- The Washington Times - Thursday, March 15, 2001

BOISE, Idaho Tonight's first-round NCAA tournament matchup between Georgetown and Arkansas should be subtitled "Titans and Turnovers."

The 10th-seeded Hoyas (23-7) can't take advantage of their immense size advantage unless their backcourt can handle the Razorbacks' famed "40 Minutes of Hell" pressure.

"The key to the game for us is turnovers, no question," Georgetown coach Craig Esherick said yesterday. "Our ability to handle the ball will probably decide the game. If we can get a shot off almost every time down, then I feel confident that we can win, because there aren't too many teams who can keep us off the boards. If we can get a shot, then I think we can get another shot if we miss. The teams who have gotten shots at the basket, instead of turnovers, have done pretty well against them."

The numbers generated by the Arkansas defense are staggering. In 30 games, coach Nolan Richardson's patented 94 feet of fury forced teams into 643 turnovers, the most by any Division I team. And the Razorbacks' record can be directly related to exactly how much chaos they create. Arkansas is 16-2 when it forces more that 17 turnovers and just 4-8 when teams avoid the bobble bug.

"Everybody knows our entire game plan is predicated on pressure," Richardson said. "If you're sloppy with the ball, we'll shred you. It's that simple."

That's not good news for a Georgetown team with just two dependable ball-handlers and a nasty habit of booting the ball about.

Against Big East teams, none of which can match Arkansas' level of defensive intensity, Georgetown averaged 16.8 turnovers, a total which puts them on the brink of the Razorbacks' magic number. And against the only three teams who pressured them extensively (Syracuse, Providence and St. John's), the Hoyas averaged 20.8 turnovers and finished 1-3.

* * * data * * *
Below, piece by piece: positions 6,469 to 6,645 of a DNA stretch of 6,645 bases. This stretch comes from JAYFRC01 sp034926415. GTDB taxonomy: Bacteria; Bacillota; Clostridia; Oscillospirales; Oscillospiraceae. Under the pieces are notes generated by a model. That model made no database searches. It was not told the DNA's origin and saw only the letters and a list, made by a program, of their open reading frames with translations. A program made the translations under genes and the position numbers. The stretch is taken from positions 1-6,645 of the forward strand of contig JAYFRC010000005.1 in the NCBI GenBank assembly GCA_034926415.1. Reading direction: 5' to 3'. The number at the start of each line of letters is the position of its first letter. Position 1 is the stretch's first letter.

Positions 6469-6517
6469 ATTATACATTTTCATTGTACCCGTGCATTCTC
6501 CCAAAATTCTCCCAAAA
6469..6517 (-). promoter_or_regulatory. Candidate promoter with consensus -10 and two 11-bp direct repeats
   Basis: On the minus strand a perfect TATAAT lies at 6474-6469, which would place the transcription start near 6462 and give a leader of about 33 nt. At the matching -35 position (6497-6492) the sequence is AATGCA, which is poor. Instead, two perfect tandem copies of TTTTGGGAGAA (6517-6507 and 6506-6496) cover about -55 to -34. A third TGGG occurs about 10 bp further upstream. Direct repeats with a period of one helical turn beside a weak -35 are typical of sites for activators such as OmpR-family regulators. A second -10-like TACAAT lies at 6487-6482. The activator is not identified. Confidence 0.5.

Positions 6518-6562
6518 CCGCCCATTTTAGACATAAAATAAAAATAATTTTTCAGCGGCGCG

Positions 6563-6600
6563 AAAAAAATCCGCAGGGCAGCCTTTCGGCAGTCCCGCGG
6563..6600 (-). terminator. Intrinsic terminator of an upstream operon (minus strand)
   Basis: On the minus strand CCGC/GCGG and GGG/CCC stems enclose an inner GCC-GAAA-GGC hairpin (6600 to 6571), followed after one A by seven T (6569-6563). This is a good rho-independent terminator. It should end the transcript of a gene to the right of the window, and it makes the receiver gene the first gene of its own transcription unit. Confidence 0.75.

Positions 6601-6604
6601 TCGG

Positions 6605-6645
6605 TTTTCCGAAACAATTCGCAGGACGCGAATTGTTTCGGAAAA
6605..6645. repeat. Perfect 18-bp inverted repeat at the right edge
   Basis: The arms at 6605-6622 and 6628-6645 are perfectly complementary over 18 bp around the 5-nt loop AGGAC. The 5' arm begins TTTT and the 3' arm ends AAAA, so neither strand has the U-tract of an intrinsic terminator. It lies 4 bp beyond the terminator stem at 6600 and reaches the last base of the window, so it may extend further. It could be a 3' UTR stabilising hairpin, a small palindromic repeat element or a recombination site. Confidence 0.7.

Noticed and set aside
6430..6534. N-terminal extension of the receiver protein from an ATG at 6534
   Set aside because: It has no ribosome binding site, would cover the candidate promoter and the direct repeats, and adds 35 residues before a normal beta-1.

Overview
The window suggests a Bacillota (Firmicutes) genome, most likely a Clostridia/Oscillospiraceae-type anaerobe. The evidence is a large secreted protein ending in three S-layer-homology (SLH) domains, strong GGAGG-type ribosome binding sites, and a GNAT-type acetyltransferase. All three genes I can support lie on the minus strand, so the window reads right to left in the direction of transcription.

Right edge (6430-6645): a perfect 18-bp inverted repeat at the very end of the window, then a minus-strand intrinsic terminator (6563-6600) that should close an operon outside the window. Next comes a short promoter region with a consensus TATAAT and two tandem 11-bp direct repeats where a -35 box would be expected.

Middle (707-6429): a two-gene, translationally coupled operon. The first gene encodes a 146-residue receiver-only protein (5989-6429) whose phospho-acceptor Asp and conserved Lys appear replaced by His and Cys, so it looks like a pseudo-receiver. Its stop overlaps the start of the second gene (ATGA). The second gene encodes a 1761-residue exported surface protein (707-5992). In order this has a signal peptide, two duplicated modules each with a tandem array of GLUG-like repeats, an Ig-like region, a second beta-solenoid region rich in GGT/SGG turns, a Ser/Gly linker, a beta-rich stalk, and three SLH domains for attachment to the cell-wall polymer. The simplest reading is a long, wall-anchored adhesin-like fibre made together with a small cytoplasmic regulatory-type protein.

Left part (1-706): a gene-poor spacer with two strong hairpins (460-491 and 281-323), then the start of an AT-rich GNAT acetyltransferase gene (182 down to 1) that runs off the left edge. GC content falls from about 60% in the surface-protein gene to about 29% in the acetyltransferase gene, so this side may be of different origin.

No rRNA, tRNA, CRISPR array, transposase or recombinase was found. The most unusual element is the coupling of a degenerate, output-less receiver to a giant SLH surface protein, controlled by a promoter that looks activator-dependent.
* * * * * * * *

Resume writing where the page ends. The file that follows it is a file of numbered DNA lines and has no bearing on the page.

Much of the Hoyas' turnover troubles can be traced directly to a lack of backcourt depth. Georgetown has just two primary ball-handlers in junior point man Kevin Braswell and sophomore shooting guard Demetrius Hunter. Neither has ever played in an NCAA tournament game, and neither is completely healthy.

"What concerns me as much as anything probably is the health of those two guys," Esherick said. "Kevin has been bothered by a [strained] finger on his shooting hand. And Demetrius hasn't had more than a handful of full practices since early February. First, he had the Achilles [tendon] problem, and in the last couple of weeks he's been nursing a turf toe. I thought he looked a little bit rusty against Seton Hall in the Big East tournament."

The whole team looked downright rusted last week against Seton Hall in the Big East tournament opener, shooting just 29 percent from the field during an embarrassing 58-40 loss to the unranked, underachieving Pirates.

But senior forward Lee Scruggs claims the Hoyas have no psychological scars left from the loss.

"That game's ancient history," Scruggs said. "That wasn't us, but it's a whole new season now."

Scruggs could be the Hoyas' secret weapon against the Arkansas press. Unlike starting center Ruben Boumtje Boumtje, a plodding player with no handle, the 7-foot Scruggs should flourish in a free-flowing game.

"We watched a lot of tapes [of Arkansas], and Kentucky did a great job against their press using [6-9 forward] Tayshaun Prince to bring the ball up against their bigger guys and trigger the offense. We practiced that a lot this week with me in that role, and we're ready."

And hungry. If Georgetown has an edge other than size, it could be the emotional steam the NCAA selection committee gave the Hoyas when it slighted them with a No. 10 seed.


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